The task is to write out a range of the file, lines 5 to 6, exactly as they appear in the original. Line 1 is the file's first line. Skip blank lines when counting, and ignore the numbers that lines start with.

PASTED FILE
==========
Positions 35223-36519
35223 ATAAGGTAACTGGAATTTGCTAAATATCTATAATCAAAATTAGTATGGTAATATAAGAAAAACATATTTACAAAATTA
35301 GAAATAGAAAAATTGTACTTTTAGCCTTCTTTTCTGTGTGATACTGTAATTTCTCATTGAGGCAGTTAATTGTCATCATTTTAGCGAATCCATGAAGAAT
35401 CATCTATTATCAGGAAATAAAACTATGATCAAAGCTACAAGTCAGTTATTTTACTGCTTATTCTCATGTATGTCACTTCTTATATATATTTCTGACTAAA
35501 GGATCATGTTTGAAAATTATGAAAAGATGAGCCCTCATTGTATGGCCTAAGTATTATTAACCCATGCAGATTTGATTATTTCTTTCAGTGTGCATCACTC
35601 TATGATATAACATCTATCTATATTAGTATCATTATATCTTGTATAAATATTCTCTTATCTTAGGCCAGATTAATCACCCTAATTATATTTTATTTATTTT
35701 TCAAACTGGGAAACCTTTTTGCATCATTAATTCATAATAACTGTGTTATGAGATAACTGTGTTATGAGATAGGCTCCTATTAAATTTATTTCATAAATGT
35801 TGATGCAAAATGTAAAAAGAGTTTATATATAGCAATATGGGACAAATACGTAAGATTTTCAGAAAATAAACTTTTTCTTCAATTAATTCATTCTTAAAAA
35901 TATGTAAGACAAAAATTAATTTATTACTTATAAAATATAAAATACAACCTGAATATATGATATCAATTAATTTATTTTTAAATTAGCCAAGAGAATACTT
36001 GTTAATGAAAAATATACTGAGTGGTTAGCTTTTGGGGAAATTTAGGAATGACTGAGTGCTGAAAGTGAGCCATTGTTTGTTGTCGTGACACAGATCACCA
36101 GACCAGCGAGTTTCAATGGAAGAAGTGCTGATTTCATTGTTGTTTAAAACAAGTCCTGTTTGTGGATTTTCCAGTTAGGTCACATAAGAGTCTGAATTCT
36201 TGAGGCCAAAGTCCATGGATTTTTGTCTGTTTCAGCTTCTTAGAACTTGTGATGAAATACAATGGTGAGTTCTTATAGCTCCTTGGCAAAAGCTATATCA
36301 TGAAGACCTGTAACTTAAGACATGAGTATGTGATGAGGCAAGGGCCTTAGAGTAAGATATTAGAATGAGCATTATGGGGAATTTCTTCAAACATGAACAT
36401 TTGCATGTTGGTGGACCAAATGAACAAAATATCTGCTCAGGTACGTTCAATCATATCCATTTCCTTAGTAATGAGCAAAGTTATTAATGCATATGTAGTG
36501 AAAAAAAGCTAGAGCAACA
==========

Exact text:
35501 GGATCATGTTTGAAAATTATGAAAAGATGAGCCCTCATTGTATGGCCTAAGTATTATTAACCCATGCAGATTTGATTATTTCTTTCAGTGTGCATCACTC
35601 TATGATATAACATCTATCTATATTAGTATCATTATATCTTGTATAAATATTCTCTTATCTTAGGCCAGATTAATCACCCTAATTATATTTTATTTATTTT